I'm not an immigrant but I lived for nearly 10 years in China, and it became a big part of my identity and experience. In the US, where I am now, if I didn't have people to talk about China with, if I didn't have opportunities to speak Chinese, I'd feel that a pretty big part of me was erased. I imagine for them that feeling is even stronger-they keep talking about Iran because they miss it, it's part of them, and they have few outlets to express that.

Maybe you can think of your situation as being one of having been enriched by different cultural viewpoints, than as being annoyed, and it would help. Imagine having parents who were completely unworldly and only knew about things happening in the US- that might be worse.

Also, you could think of it as an opportunity to get first-hand knowledge of Iran- maybe proactively ask them questions to both fend off the comments that are annoying to you and also to involve and interest yourself more. They in turn may be gratified by your interest.
posted by bearette at 10:59 AM on August 15, 2014 [4 favorites]

Best answer: > Why are you getting so upset by this? What's really bothering you? Are you somehow embarrassed by their lack of desire to completely assimilate? Your reaction seems disproportionately strong.

This is not a helpful approach. It is perfectly natural to be upset when your parents ignore your wishes and treat you as an extension of themselves. Let's give advice without trying to psychoanalyze the asker.

tumbleweedjack: You're in a tough situation. As you say, you're not going to change them. I think all you can do is try to change the subject: agree heartily with whatever Iran-centric thing they just said ("Yeah, that's terrible!") and then quickly say something about your own life or something you're excited by. Assuming they love and care about you, they should be willing to run with it, at least for a while. Beyond that, all you can do is grin and bear it.
posted by languagehat at 11:01 AM on August 15, 2014 [7 favorites]

Response by poster: quince: there's a larger issue of me communicating my needs to them clearly and in a non-confrontational way, and having them be ignored altogether. This is one of the main branches on that tree, I guess. It's not that I want them to assimilate for *my* good- I just see them as holding on tight to something that causes them pain, while regularly complaining about everything that's wrong with America (there's plenty, but come on), the country that *they chose* and which provides them the life they now enjoy.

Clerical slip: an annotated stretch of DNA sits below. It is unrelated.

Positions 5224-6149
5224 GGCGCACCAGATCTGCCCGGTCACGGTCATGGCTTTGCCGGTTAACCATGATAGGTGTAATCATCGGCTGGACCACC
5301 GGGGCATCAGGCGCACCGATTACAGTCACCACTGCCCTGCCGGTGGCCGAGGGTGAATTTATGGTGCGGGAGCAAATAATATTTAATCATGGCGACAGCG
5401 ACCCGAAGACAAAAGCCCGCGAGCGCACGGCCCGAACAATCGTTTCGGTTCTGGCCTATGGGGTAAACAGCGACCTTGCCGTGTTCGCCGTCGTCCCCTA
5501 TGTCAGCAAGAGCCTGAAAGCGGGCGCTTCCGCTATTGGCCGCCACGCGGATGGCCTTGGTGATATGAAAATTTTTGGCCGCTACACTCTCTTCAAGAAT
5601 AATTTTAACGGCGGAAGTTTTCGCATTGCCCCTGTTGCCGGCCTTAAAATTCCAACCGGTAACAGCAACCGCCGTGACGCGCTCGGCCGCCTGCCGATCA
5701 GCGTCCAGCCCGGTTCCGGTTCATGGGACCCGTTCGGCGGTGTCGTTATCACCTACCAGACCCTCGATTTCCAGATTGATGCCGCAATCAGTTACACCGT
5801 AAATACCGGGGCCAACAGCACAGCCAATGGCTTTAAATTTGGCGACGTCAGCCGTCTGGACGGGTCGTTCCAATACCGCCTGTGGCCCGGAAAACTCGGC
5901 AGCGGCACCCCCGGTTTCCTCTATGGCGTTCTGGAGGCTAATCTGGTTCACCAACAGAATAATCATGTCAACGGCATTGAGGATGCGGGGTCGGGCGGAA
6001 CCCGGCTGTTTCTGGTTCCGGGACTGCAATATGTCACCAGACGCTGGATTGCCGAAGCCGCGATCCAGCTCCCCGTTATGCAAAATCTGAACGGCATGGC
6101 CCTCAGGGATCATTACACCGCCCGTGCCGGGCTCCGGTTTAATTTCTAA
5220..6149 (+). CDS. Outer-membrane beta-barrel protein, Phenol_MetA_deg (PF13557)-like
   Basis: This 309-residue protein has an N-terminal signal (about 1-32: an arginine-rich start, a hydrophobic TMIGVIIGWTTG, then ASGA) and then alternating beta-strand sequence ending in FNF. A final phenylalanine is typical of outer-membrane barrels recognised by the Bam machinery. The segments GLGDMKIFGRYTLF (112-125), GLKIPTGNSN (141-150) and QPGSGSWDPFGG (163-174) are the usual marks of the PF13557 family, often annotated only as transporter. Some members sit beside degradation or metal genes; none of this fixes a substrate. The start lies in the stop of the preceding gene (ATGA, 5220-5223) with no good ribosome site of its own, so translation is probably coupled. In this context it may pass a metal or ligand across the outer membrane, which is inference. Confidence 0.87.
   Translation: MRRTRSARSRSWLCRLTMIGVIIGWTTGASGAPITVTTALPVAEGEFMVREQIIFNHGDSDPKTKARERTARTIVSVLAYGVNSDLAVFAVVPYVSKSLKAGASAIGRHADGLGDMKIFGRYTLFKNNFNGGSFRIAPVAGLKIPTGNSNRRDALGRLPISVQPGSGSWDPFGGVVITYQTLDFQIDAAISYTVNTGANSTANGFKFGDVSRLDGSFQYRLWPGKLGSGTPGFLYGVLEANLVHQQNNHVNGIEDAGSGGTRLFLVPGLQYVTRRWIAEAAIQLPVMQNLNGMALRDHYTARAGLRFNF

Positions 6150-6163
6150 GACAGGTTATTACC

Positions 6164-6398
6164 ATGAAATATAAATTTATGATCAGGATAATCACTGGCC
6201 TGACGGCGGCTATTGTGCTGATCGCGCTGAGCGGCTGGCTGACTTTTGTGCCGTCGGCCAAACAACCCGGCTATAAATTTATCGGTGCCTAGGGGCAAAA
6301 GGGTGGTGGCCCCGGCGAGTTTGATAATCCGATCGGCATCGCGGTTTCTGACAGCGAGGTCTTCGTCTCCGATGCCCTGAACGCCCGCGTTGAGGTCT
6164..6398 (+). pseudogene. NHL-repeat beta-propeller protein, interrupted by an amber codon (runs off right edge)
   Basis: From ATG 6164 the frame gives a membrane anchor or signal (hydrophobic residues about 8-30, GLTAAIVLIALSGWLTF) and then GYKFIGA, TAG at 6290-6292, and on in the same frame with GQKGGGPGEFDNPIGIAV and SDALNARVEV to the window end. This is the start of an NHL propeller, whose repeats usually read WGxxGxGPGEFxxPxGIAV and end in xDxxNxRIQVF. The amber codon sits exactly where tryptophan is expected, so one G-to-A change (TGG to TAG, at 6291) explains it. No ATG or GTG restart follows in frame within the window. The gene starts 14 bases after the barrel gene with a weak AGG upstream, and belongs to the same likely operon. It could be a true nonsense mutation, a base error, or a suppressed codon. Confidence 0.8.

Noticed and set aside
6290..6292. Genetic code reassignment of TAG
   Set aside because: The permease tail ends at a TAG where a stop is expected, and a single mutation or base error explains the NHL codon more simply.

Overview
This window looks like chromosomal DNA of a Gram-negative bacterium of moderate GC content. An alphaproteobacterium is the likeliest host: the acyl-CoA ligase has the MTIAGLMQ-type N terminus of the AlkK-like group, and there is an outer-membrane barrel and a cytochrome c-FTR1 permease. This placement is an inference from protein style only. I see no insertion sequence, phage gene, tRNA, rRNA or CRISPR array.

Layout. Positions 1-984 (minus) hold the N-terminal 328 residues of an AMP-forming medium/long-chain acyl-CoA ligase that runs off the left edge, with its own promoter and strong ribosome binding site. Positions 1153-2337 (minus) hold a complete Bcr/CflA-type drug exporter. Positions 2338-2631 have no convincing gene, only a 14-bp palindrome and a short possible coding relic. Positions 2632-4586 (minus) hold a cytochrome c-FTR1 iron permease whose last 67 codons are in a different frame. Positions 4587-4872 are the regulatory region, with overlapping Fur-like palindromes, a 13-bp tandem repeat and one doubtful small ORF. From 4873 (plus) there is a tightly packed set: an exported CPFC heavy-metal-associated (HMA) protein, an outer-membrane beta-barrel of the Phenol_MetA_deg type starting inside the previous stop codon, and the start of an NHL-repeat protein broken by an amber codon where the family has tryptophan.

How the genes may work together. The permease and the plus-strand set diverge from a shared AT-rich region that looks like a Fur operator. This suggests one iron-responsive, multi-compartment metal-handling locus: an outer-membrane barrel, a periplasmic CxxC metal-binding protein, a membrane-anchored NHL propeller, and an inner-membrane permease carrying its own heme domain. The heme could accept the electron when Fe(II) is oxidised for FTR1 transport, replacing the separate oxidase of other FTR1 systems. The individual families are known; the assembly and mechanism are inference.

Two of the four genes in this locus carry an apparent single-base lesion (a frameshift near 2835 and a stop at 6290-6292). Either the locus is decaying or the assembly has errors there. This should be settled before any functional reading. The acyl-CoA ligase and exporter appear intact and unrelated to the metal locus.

Admittedly a big part of this is bitterness at not being able to relate fully with either Iranian or with American culture. *I* can't assimilate or fit in because I am forced to wade back and forth between cultures and I'm tired of feeling like an outsider wherever I stand.
posted by tumbleweedjack at 11:02 AM on August 15, 2014 [5 favorites]

Your parents are Iranian. They may feel like you are rejecting Iran and thus rejecting them. I don't think that means you have to be concerned about every event in Iran, but I would think that caring about the big stuff and showing some level of interest in your heritage would go a long way. Why not go with them the next time you visit if you haven't already. Pretty much any place you visit is interesting, so I would think going might make this all seem less boring to you.

Anyway, I don't mean to be unsympathetic. I'm the child of immigrants, too, and though my parents aren't as interested in following political type things, they are much more attentive to the minutiae of my relatives' daily lives than I am (example: being upset that my cousin was making some non-optimal vacation choices, wanting me to try to call and talk her out of them, and being upset that I think she's an adult and can have a crappy vacation if she wants to). The thing I try to remember is that these people who are people I'm related to and who really are very nice, but aren't really in my daily life, are much more to my parents. They grew up seeing their siblings every day through young adulthood, involved in their marital and life choices, and just plain old close. That they're not physically close anymore isn't going to change how they feel about them and caring about their kids/grandkids/greatgrandkids is part of their way of being close to their siblings.

The other thing I try to keep in mind, is that when I'm outside of Canada, I do pretty much the same thing. I mean I'm annoyed that sometimes it seems like my parents will watch just about any crap on TV as long as it's in Spanish (not actually true, just coincidence that the shows they watch that I hate happen to be in Spanish, but it feels that way to me anyway). But when outside of Canada, I watch any old crap I can find in English. Anything. Even if the alternative language is one I speak. I just like the familiarity of English.

And if I lived abroad and had kids it would make me sad to think that those kids would in a real sense not be American. It's part of the reason it was so important to me to move back to Canada when I did live abroad.

Do you think if you ever moved abroad you would just stop being American and following American-this-and-that? Would you stop being American? If so, when? 10 years? 20 years? 32? Based on all the American expats on metafilter, it doesn't seem so, but there's obviously some selection bias there. Wouldn't you be sad if you up and moved to Italy and your kids were Italian and not American?

So anyway, my random thoughts are: I understand that they care a lot about Iran, I understand that you care less, and I understand why it's important to them that you seem to care. Put yourself in their shoes and it will seem more understandable and less annoyong.